AFTER THE FALL
Must close November 27
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By Arthur Miller
Directed by Jose Carrasquillo
Designed by Tony Cisek, Dan Covey, Ivania Stack, Klyph Stanford and Veronika Vorel
Featuring Mitchell Hébert, Jennifer Mendenhall, Gabriela Fernández-Coffey, Kimberly Schraf, Tim Getman, Stephen Patrick Martin, Joe Brack, Dana Levanovsky, and Kerry Waters Lucas
Miller’s most personal play explores one man’s quest to make peace with history; his own and the tumultuous world around him. In the wake of the tragic death of his famous second wife, Quentin desperately tries to move forward in his life. Yet he is compelled to relive his childhood losses, failed marriages and the controversial politics of the 1950’s Blacklist which turned allies against each other and leaves Quentin, in the end, as both noble hero and complicit bystander.
Run time is approx. 2 hours and 45 minutes with one intermission
|"Enthralling…honest and thought-provoking" - Washingtonian
"Under deft direction, Miller’s controversial characters come to life" - Washington Post
"Sharp casting makes After the Fall an Enjoyable Epic" - Washington Post
"When shaped by the kind of love and care shown by Carrasquillo and his ensemble, a life so examined is a life worth
sharing." - DC Theatre Scene
Arthur Miller was one of the leading American playwrights of the twentieth century. In 1947, his drama All My Sons launched him into stardom, winning the New York Drama Critcs’ Circle Award as the best play of the year. His next play Death of a Salesman received both a Tony Award and the Pulitzer Prize. He followed that with the politically charged The Crucible, a scathing allegorical indictment of the House Un-American Activities Committee. Other seminal plays by Miller include A Memory of Two Mondays, A View from the Bridge, The Ride Down Mount Morgan, The Last Yankee and the Olivier Award-winning Broken Glass. In addition to his estimable artistic reputation, Miller also gained some notoriety for his personal life. In 1956, he divorced his first wife and married actress Marilyn Monroe. The two were together for five years, and divorced one year before her tragic death. After divorcing Monroe, Miller married Austrian photographer Ingeborg Morath.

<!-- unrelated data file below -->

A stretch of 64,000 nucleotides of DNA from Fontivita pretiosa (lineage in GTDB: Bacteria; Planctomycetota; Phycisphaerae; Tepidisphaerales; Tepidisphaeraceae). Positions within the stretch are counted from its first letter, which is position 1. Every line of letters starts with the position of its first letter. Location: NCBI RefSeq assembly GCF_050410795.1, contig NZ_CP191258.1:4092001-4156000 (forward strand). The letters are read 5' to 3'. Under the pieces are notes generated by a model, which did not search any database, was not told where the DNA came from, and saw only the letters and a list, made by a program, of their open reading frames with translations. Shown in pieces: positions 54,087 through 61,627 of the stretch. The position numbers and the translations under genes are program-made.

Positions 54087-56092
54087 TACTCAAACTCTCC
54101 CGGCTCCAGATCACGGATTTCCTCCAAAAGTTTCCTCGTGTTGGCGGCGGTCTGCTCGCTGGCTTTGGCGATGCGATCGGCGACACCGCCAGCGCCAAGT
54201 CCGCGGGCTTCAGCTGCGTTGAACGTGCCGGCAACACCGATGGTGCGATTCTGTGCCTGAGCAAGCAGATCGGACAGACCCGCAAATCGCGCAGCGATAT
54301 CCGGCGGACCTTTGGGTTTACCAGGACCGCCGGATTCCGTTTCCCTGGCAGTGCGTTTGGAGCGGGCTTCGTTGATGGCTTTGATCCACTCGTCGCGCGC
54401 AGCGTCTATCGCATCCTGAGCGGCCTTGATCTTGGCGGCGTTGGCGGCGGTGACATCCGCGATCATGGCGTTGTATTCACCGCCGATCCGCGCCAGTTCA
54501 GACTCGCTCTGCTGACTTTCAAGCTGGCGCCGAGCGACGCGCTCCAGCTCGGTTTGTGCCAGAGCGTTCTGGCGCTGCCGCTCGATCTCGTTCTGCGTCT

Jose Carrasquillo in entering his third decade of directing in the Washington, DC region. Recent credits include the 50th Anniversary production of Happy Days at WSC Avant Bard; Lawrence Krauser Horrible Child as part of the 2010 edition of DCFringe at Studio Theatre; Nilo Cruz’ Pulitzer winning drama, Anna in the Tropics at the Clarice Smith Performance Arts Center; and Rafael Spregelburd’s Lucido (Lucid), Aldo Velasco & Patrick Scott’s The True History of Coca-Cola in Mexico and Mario Diament’s Cita a ciegas (Blind Date-- inspired by the writings of Jorge Luis Borges) all at GALA Hispanic Theatre where Jose is an associate artist. In 2007, Jose directed a bold production of Macbeth for the Washington Shakespeare Company (WSC) as part of a region wide Shakespeare Celebration. The production garnered national and international attention with features in newspapers and magazines across the country including: The New York Times, USA Today, Entertainment Weekly and the September ’07 issue of American Theatre. Other noteworthy productions include: Patient A at Freedom Stage; Medea, Blood Wedding and Metamorphosis-- an adaptation of Kafka’s novella all at WSC; Jesus Hopped the “A” Train at Round House Theatre; The Hand Grenade at GALA Hispanic Theatre; A Language of Their Own at Studio Theatre; Sueno, an adaptation of Calderon’s Life is a Dream at Olney Center for the Arts; and the World premieres of The Obituary Bowl at Woolly Mammoth Theatre Company, The Magic Rainforest at The Kennedy Center, Donna Q at Signature Theatre, At the Rim of a Purple Volcano at Source (recipient of the 2001 GLAAD Award for Best Production of the Year). In 2003 Jose received the 2003 Mary Goldwater Theatre Lobby Award for Excellence in Directing for his production of The Maids at WSC. He is currently busy at work on two upcoming projects: Arthur Miller’s After the Fall at Theater J and Nilo Cruz' Spanish translation of Anna in the Tropics.